Sophie has the great misfortune of being the eldest of three daughters, destined to fail miserably should she ever leave home to seek her fate. But when she unwittingly attracts the ire of the Witch of the Waste, Sophie finds herself under a horrid spell that transforms her into an old lady. Her only chance at breaking it lies in the ever-moving castle in the hills: the Wizard Howl’s castle. To untangle the enchantment, Sophie must handle the heartless Howl, strike a bargain with a fire demon, and meet the Witch of the Waste head-on. Along the way, she discovers that there’s far more to Howl—and herself—than first meets the eye.
In this giant jigsaw puzzle of a fantasy, people and things are never quite what they seem. Destinies are intertwined, identities exchanged, lovers confused. The Witch has placed a spell on Howl. Does the clue to breaking it lie in a famous poem? And what will happen to Sophie Hatter when she enters Howl’s castle?
Provided by Publisher
I didn’t even realize Howl’s Moving Castle was a book before it was made into a movie. I saw the movie first years back, in high school, and like many people, I fell in love with Hayao Miyazaki (co-creator of Studio Ghibli) and his films immediately. Miyazaki had read Jones’ 1986 novel and loved the world-building so much that his film adaptation in 2004 embellished and expanded upon the fantasy world created by Jones. If you’ve seen the film, you’ll be familiar with the heavy-handed themes of love and compassion and the negative portrayals of a war fought for the removed upper-classes. Nothing is changed per se about the general plot, and many of my favorite book elements are present in the movie. It’s worth watching, and Miyazaki still considers it one of his best films. Find it on DVD here or Blu-ray here.
The book itself is delightful. The fantasy world Jones created layers a make-believe realm that sits over and intersects with our own version of Wales, though the setting is likely early twentieth century at the latest. There’s remarkably little detail from the Welsh portions that could betray a fixed period in time, and because most of the world is a fantastic place that doesn’t really exist, the whole thing feels very timeless. I love novels that can suck me in like that because it doesn’t happen often. There has to be a suspension of disbelief that doesn’t take away from how much the characters are supposed to matter, and I think Jones was a master of her craft.
It’s also funny a lot of the time. Even after being cursed by the Witch of the Waste, Sophie remains, if not optimistic, then at least a happy realist. Her response to the curse is really typical for the rest of her actions; she sees herself in the mirror, feels her aching body, and says to herself,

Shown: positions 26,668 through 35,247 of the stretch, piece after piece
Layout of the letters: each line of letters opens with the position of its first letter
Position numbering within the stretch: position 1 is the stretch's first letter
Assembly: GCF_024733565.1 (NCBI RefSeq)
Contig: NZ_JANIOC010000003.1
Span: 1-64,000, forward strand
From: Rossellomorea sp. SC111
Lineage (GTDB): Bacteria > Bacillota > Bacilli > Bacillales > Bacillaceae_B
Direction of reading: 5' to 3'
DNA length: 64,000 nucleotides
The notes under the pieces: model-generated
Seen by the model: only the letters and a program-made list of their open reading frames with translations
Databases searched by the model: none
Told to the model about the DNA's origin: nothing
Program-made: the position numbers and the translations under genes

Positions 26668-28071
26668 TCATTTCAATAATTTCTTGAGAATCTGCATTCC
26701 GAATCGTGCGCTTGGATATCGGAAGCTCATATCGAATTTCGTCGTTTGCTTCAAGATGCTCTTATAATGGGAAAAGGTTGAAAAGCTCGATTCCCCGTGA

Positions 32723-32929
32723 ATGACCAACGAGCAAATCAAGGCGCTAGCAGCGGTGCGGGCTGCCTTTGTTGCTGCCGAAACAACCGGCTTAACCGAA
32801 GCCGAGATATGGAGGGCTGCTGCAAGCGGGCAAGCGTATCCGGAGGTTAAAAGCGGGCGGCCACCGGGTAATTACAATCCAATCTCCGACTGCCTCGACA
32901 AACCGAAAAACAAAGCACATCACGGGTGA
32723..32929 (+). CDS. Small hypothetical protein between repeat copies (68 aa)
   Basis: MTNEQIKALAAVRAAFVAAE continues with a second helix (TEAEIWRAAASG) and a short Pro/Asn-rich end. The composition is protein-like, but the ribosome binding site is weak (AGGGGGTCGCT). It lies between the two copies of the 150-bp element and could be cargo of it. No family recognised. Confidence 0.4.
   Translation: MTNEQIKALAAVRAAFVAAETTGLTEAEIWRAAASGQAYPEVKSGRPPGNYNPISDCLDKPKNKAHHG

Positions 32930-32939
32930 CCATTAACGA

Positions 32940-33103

“Don’t worry old thing, you look quite healthy. Besides, this is much more like you really are. […] Well, of course I shall have to do for her when I get the chance.” (Jones 36)
I don’t know why this is so funny to me, but she just takes the curse in stride, assumes her outside now matches her old soul, and is like, “well, duh, I’ll get revenge eventually.” An icon, really. And then she takes off all across the moors because the OBVIOUS response is to seek out the other sorcerer around and his magical moving castle. She then bullies his apprentice Michael into letting her stay on because she’s made a deal with the fire demon occupying the Wizard Howl’s hearth. Howl also just kind of takes this in stride? By the final third of the novel, right before all the threads start coming together, Howl has a household consisting of:
- A dramatic angsty ageless Welsh wizard who turns himself into piles of green goo when women aren’t interested in him (Howl)
- A fire demon contracted to Howl, that warms the hearth, shares magic with Howl, and powers the moving castle (Calcifer)
- A 15-year-old magician’s apprentice, who is very in love with a local town girl and can’t tell the difference between a written spell and a piece of John Donne’s poetry (Michael)
- A guy who has been cursed to be a dog and is a different kind of dog in every scene (spoilers if I tell)
- An enchanted scarecrow (more spoilers)
It’s the best kind of chaotic chosen-family, and I love it. I loved this book, and there are two others I plan to read that take place in the same world. The final fight scene is just perfect as all the threads line up, and Sophie and Howl have a conversation amidst the chaos.